How To Choose A Professional Boat Mover
You purchased your dream boat. You are relocating five states away. Your boat needs a new engine. You want to bring your boat from the shop to your marina. You would like to have your boat with you at your winter haven in Florida.
How are you going to move your boat? You are in unfamiliar waters. There is an Italian proverb, "After the ship has sunk, everyone knows how she might have been saved." Moving a boat on land does not have to be a sinking event. Finding an experienced, reputable and licensed boat Transporter before you make the transport will make your move worry free.
Where do I locate potential boat Transporters?
You can find boat Transporters by looking in the yellow pages, trade magazines, asking marine facilities, dock mates, the Better Business Bureau, the Chamber of Commerce and searching the internet via search engines like Google and Yahoo.
Should a Transporter have boat knowledge?
Absolutely! A professional boat Transporter:
What type of trailer will the Transporter need?
This depends on your specific needs. Selecting the correct trailer can potentially save you money.
What types of Transporters are available?
What type of insurance should the Transporter have?
- The professional Transporter will have a Commercial Insurance Policy. Do not accept a Personal Insurance Policy.
- The Commercial Policy should include both Liability and Broad Form Cargo insurance. It is the Cargo portion of the insurance that will cover your boat in the event of an unfortunate incident. The Cargo portion of the Transporter’s coverage should be of greater value than your boat.
- Some Commercial Policies have limited radius miles meaning the Transporter is not insured outside a certain distance of his place of business.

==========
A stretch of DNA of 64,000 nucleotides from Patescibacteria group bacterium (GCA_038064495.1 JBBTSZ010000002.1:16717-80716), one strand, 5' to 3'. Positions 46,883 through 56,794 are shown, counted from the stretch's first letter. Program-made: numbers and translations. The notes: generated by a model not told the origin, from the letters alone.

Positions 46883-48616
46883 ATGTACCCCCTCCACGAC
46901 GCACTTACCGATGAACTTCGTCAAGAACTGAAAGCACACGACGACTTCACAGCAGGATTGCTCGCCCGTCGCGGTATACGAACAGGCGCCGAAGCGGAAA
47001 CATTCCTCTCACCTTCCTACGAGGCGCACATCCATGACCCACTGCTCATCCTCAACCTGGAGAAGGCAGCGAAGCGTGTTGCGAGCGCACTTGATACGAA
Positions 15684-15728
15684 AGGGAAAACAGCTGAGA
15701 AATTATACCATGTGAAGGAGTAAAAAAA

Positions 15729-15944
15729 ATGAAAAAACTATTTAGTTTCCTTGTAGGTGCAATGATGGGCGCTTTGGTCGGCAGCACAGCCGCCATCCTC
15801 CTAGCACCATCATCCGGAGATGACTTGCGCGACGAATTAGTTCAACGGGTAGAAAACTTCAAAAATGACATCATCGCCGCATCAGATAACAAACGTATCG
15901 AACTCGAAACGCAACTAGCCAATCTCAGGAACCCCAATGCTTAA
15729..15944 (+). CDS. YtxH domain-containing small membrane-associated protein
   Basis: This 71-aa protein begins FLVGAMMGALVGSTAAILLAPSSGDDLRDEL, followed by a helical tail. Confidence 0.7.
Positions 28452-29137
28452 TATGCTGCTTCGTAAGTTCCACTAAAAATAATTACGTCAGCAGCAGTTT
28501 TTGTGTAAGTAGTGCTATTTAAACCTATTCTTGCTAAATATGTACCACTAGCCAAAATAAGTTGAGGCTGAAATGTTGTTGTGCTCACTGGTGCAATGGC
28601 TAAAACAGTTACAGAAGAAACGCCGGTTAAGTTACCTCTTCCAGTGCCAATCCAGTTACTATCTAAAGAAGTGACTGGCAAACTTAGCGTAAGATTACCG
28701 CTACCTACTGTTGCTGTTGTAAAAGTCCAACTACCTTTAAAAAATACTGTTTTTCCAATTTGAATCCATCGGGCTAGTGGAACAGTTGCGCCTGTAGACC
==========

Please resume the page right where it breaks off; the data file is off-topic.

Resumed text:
- If the Transporter will be transporting your boat on your trailer, he should have "any non-owned trailer" liability and "any non-owned trailer" physical coverage at a limit greater than the value of the trailer.
Should I check the Transporters credentials?
Most definitely! "Where there is a sea, there are pirates."
- Boats over 8’ 6" in width hauled over-the-road require an oversize load permit in all states. Oversize loads are required to stop at open weigh scales to show permits. Many times Department of Transportation officials will conduct inspections either at the scales or randomly on the side of the road. The detailed inspections can include driver’s hours, axle weights, vehicle maintenance logs, oversize permits, local licensing, proof of insurance, securement and much more. Non-compliance could find your boat delayed or impounded.
- Should an unfortunate accident occur at the fault of your Transporter, his cargo insurance would cover your boat. His insurance would also cover the cost of removing a wrecked or damaged vessel from the roadway. In the event he did not have cargo insurance or did not have adequate coverage, you may be faced with the possibility of the damage to your boat being uninsured. Most personal yacht policies have limitations concerning when the yacht is being transported over land beyond a certain radius from your home port. Many Marina Operators legal liability policies also have an over land radius limitation and will not reimburse for a referral to an improperly insured transporter. If uninsured, the recovery costs could be your responsibility.
Ask For Boat Transporters Credentials
It is recommended that you ask the transport company to provide you his US DOT number, MC Number (if he is interstate) and insurance declarations.
Be cautious of Transporters who:
Consider Transporters who:
I have decided on a Transporter. What happens next?
Relax. Your Transporter will navigate you through unfamiliar waters for a worry free over-the-road transport.
Written by: Dave and Marnie McAtee of Dave’s Marine Transport, www.davesmarinetransport.com, 419-734-DAVE (3283), firstname.lastname@example.org Marblehead OH and Jim Tighe of Tighes’ Insurance Agency Inc. www.tighesinsurance.com , 800-686-5656, Lakewood OH